We Seek After
These Things
Recently returned from serving the people of Honduras for 3 years

Friday, May 24, 2013

Drumroll please . . . . Big Announcement!

We are approaching the . . .


If you aren't already familiar with
"International Hug-a-Convert Day"
you should be.

Please visit this site without delay.

Sorry . . . . MMM - but they are the best part.
(You'll want to bring a snack and beverage, pull up
a chair and stay a while . . .  :)

I have been blessed to enjoy many miracles in my life . . .

But probably the first was being born into an LDS family.  I was going to try to calculate the odds but it's been tooooo many years ago that math was my strong suit.  So I'm going to  quote
"MMM"  and just say . . .
I don't know why Heavenly Father sent me to the home He did. An LDS home, with righteous parents, where I was immediately set on the correct path. I mean what are the odds for that? (Rough calculation of active LDS members to world population:  A million to one.)  Why me? I figure I will just put that  on the list I have of questions to ask God when I see Him.  Although I don't know, I have thought through a couple of possibilities:
1)  I was just so incredibly awesome in the pre-mortal life that being born into these privileged circumstances was a well-deserved blessing. That's me, "Mr. Extra-Valiant Spirit Man."  Or...
2) God knows me well enough that He felt that if He left it up to me, I would never have found the Gospel. (Yeah, a bit sobering.)

That said . . .

I do KNOW I have some pretty important conversion stories in my family history that I am indeed grateful for.  Some stories of good old fashioned pioneer courage and conviction.  We also have some modern day conversion and life changing stories that are pretty important in our lives. 

I would LOVE to reach out and hug the converts that are so important in my life!!  I'm so grateful they found the gospel, for the testimonies and strength in our family!!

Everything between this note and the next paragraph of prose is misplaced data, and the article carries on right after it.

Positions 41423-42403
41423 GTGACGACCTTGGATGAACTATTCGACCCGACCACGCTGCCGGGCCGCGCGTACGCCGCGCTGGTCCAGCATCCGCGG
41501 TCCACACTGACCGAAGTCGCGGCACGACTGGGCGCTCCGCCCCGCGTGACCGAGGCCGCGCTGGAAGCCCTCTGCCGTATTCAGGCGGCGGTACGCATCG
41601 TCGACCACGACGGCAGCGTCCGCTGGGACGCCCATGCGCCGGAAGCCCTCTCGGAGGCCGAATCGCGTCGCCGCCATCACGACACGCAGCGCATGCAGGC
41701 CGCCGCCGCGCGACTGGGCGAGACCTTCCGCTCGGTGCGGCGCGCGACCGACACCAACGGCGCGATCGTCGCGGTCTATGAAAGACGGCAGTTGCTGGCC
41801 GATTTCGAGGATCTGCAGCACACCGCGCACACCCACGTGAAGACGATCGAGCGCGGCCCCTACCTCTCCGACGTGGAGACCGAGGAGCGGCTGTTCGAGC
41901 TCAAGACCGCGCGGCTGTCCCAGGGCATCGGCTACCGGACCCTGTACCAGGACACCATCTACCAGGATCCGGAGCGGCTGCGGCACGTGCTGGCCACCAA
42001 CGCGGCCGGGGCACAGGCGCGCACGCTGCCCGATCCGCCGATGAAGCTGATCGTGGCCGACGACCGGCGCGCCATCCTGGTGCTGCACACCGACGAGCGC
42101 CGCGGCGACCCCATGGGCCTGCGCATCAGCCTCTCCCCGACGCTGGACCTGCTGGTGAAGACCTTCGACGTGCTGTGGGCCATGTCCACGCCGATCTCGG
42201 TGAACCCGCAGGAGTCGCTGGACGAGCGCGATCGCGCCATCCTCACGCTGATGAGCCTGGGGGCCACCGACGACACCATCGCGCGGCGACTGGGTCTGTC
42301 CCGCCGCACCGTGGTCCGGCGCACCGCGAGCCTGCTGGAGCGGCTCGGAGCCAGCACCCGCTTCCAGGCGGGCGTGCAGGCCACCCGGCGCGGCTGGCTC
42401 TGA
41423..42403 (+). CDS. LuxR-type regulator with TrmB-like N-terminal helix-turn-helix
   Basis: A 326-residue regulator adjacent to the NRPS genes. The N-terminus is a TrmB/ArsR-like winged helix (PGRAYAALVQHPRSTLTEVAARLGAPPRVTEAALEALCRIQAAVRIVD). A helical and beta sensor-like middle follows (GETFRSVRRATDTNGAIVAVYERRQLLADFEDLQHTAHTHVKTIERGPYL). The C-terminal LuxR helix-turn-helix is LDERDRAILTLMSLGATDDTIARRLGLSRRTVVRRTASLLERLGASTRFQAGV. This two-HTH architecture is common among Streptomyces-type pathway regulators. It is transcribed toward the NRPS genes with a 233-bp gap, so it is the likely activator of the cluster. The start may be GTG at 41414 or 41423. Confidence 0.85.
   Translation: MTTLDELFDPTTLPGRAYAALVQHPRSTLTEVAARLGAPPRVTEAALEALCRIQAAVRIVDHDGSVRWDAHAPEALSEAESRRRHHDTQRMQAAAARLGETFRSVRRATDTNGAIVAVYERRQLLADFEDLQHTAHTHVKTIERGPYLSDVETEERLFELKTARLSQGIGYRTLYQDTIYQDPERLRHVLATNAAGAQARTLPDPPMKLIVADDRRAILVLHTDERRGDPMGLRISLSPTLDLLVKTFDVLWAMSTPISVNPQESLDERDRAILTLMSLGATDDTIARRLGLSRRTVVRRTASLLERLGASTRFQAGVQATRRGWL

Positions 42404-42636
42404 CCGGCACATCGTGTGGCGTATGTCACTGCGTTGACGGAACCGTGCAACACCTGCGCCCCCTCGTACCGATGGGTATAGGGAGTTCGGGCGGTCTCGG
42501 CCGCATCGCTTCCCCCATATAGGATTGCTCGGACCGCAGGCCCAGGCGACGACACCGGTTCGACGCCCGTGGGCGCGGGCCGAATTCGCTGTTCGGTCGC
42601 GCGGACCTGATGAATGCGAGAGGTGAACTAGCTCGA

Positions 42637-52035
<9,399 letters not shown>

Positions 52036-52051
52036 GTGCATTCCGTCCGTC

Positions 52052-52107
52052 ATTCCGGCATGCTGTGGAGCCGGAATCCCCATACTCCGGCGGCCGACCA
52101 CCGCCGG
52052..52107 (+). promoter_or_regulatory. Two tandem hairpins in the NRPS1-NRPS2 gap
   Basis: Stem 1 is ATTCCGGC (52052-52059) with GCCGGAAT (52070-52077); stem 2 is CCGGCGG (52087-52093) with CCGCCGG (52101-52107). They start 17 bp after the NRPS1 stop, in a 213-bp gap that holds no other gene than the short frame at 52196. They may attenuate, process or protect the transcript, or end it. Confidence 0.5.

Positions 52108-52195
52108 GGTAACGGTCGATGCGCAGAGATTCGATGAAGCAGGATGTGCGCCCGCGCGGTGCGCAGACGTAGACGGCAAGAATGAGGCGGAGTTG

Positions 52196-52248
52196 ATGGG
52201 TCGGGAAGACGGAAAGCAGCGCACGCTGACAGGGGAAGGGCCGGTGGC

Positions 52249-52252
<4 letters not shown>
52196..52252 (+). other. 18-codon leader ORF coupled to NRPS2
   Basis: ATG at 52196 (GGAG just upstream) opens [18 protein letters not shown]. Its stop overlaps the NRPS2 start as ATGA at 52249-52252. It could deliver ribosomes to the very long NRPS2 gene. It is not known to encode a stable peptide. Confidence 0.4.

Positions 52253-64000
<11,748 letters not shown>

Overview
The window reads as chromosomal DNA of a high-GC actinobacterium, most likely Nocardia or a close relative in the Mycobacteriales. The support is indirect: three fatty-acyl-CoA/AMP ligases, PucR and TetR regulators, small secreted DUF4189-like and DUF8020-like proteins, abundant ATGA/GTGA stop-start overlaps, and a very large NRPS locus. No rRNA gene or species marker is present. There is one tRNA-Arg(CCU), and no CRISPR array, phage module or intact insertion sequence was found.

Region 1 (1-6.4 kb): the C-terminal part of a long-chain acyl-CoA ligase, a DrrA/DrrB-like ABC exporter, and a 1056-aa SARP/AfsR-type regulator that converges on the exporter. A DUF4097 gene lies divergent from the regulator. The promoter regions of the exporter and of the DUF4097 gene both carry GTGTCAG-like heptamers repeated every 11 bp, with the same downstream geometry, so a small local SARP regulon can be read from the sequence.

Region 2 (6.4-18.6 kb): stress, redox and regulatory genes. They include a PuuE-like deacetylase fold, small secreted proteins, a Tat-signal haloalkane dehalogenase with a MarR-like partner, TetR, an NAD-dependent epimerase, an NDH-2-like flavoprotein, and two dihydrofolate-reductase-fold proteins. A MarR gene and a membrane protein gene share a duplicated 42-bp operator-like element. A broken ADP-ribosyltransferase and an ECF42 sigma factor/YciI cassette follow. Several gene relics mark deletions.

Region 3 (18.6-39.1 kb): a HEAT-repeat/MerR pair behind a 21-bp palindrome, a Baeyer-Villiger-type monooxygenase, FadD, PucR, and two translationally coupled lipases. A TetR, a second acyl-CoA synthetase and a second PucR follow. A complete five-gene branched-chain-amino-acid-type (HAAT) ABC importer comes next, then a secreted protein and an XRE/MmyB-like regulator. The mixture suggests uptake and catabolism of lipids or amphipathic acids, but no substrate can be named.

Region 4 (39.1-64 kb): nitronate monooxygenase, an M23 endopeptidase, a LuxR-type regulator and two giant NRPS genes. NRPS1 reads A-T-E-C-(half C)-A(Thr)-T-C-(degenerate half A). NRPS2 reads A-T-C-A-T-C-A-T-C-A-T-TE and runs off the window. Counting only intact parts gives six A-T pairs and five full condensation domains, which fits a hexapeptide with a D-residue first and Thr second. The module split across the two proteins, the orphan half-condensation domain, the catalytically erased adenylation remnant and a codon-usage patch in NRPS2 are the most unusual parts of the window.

In honor of the occasion . . . thought I would share a conversion story from one of my Danish ancestors - 

Lars Mouritsen, his wife Maren and son Mourits Mouritsen, 

through whom we are descendants.

The story of my great-great grandparents begins in Denmark, at the northernmost tip comprised primarily of small villages and farms, nearby the village of Guldager.  Guldager lies between the current towns of Jjorring and Bronderslev. 

Lars, the father of Mourits was a tile maker and the birth of his son Mourits was recorded in the town parish register for 28th January 1849.  Mourits was christened Mouritz Larsen, not Mouritsen as it was customary to give children a surname that identified their father; hence the son of a man named Lars would be named Larsen and a daughter would be named Larsdatter.  Each generation would use a different surname than their parents.  It wasn't until their immigration into the US much later that he would take the surname of his father and become known as Mourits Mouritsen.

During the summer of 1854 Lars had an opportunity to better his position by moving from a tiny village to the Guldager brickyard which he would manage for 5 years, with his wife and five children including Mourits.  It was here he built his family a fine brick home.